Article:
True prayer

lightning 3We had traveled only an exit or two when my husband’s cell phone, resting in the vehicle beverage well between us, sounded a sharp alarm. Weather alert, he said, glancing down at it. No surprise there. We had spent the day moving my daughter back to college in Colorado Springs. While unpacking the supplies from our Costco and Bed, Bath & Beyond shopping sprees and setting up the mattress and frame we’d scored at a nearby warehouse store in her on-campus apartment, we couldn’t help but notice the ever-darkening skies. A strengthening, erratic wind whistled through the open windows of the third-floor unit nestled like the rest of the campus in a steep mountain valley, offering welcome respite to a long, muggy, 90-something-degree afternoon. By the time we’d headed for the highway-25-North entrance ramp toward Denver around 7 p.m., ink-colored clouds had crowded overhead, ominous in a cartoonish way, like the skies over New York City toward the end of the old Ghostbusters movie.

Still, the highway pavement remained dry, even as the traffic ground to a halt. We had hoped to make it back to Denver before 9 p.m., when construction crews were scheduled to resume the task of widening stretches of the interstate. Now, my cell phone droned its own warning, a final gasp before its battery—begging all afternoon for unavailable recharging and mirroring my own state of mind—expired. Our maltipoo, exhausted from racing up and down stairs and around and around the quad, raised one, enervated eyebrow, and studied me as I read the text:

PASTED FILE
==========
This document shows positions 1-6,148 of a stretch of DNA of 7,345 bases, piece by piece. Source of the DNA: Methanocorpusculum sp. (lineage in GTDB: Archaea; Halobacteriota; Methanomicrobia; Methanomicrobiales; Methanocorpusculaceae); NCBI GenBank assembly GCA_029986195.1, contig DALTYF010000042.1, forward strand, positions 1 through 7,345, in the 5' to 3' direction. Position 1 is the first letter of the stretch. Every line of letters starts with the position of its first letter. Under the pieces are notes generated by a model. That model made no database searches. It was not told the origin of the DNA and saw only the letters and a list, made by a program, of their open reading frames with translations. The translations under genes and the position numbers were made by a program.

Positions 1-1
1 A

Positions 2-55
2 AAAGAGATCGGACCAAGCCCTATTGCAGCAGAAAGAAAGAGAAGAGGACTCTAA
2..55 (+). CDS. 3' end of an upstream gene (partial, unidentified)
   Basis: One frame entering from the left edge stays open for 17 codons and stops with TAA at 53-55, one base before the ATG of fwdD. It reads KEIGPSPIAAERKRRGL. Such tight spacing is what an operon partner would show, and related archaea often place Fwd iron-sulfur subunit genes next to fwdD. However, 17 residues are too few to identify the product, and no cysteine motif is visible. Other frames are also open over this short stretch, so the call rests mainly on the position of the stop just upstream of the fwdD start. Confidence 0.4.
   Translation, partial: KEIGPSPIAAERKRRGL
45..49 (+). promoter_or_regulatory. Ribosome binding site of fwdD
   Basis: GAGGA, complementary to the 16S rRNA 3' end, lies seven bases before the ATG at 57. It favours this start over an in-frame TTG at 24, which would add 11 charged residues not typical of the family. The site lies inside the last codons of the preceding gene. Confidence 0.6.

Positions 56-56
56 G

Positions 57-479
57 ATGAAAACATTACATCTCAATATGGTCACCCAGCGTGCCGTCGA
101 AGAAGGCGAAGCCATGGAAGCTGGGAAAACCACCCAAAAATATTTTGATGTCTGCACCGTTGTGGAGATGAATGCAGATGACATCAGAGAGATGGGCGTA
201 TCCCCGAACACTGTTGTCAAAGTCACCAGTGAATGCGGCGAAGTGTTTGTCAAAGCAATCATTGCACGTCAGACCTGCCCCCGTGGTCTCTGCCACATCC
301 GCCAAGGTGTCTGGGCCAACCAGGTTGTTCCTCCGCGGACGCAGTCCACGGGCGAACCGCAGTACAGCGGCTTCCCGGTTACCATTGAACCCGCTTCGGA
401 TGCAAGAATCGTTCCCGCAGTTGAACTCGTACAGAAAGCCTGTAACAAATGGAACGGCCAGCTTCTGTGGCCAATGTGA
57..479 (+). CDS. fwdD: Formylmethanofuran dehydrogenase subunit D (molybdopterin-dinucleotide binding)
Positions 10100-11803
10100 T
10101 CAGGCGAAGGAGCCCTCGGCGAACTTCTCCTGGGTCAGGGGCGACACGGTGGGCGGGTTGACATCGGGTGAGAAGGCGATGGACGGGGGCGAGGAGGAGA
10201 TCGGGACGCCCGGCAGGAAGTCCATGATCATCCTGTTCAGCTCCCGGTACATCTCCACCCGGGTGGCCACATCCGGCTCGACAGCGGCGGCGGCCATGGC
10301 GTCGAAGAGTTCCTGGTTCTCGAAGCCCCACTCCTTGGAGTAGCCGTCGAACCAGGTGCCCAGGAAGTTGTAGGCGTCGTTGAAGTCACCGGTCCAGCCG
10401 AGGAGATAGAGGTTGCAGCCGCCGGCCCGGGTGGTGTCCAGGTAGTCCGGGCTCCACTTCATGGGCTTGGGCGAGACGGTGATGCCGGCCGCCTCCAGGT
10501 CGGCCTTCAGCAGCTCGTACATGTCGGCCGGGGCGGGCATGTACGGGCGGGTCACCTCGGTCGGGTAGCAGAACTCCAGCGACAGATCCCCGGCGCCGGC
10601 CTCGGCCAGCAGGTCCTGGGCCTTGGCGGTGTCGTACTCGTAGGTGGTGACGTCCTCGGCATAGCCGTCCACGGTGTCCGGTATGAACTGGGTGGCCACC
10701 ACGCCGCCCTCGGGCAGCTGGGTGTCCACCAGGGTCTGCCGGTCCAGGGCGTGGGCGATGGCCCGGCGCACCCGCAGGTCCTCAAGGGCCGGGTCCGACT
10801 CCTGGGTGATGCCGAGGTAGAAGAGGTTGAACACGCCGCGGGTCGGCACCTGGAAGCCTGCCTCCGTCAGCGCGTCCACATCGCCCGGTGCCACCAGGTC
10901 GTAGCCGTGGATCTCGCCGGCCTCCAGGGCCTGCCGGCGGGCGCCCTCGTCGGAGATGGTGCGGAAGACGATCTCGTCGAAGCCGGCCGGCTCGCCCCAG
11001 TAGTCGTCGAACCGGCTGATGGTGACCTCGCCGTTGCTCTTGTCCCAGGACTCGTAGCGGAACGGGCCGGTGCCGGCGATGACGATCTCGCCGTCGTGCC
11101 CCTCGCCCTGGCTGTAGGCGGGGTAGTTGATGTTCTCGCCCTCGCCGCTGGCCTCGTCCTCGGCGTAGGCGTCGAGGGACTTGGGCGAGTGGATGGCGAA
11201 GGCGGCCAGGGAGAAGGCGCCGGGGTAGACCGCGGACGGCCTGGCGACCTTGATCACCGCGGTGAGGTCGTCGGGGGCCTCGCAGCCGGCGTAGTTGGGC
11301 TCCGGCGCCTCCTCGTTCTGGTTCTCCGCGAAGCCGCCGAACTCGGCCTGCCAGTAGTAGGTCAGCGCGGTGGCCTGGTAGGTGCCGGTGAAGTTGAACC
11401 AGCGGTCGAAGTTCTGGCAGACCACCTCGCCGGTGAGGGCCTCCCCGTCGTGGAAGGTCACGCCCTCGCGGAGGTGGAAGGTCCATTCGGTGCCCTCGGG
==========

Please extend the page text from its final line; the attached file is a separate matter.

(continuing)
I sighed. I had been dutifully forgiving all day, asking for help in seeing everyone and everything without judgment and mostly succeeding but enough was enough! The steadily throbbing pain in my lower right back ratcheted up several notches on the scale. My neck muscles, already aching from the drive and move, clenched, evoking a long list of past grievances expertly woven into their cellular memory.

We searched for a local radio news signal to no avail. As we inched along, I could dimly make out the telltale red-and-blue lights of emergency vehicles ahead. Eventually, we drew near enough to read a traffic marquee revealing in yellow neon block letters that traffic was being diverted off the highway at the Woodmen exit due to flash flooding near the Interlocken exit further north.

My heart rate obediently rose in response to the body’s adrenaline fueled, primal fight-or-flight commands. That edgy state that had signaled adventure and excitement in my own college days had nonetheless, over time, morphed into a precursor to terror. I appeared to have lived too long, accumulated too many bodily “life”-threatening experiences, to welcome it all in giddy stride as I once had. After all, mortality seemed much more plausible now that I had gotten close enough to glimpse the emergency vehicle lights ever hovering on the horizon, make out the grim warnings ever flashing on the proverbial marquee.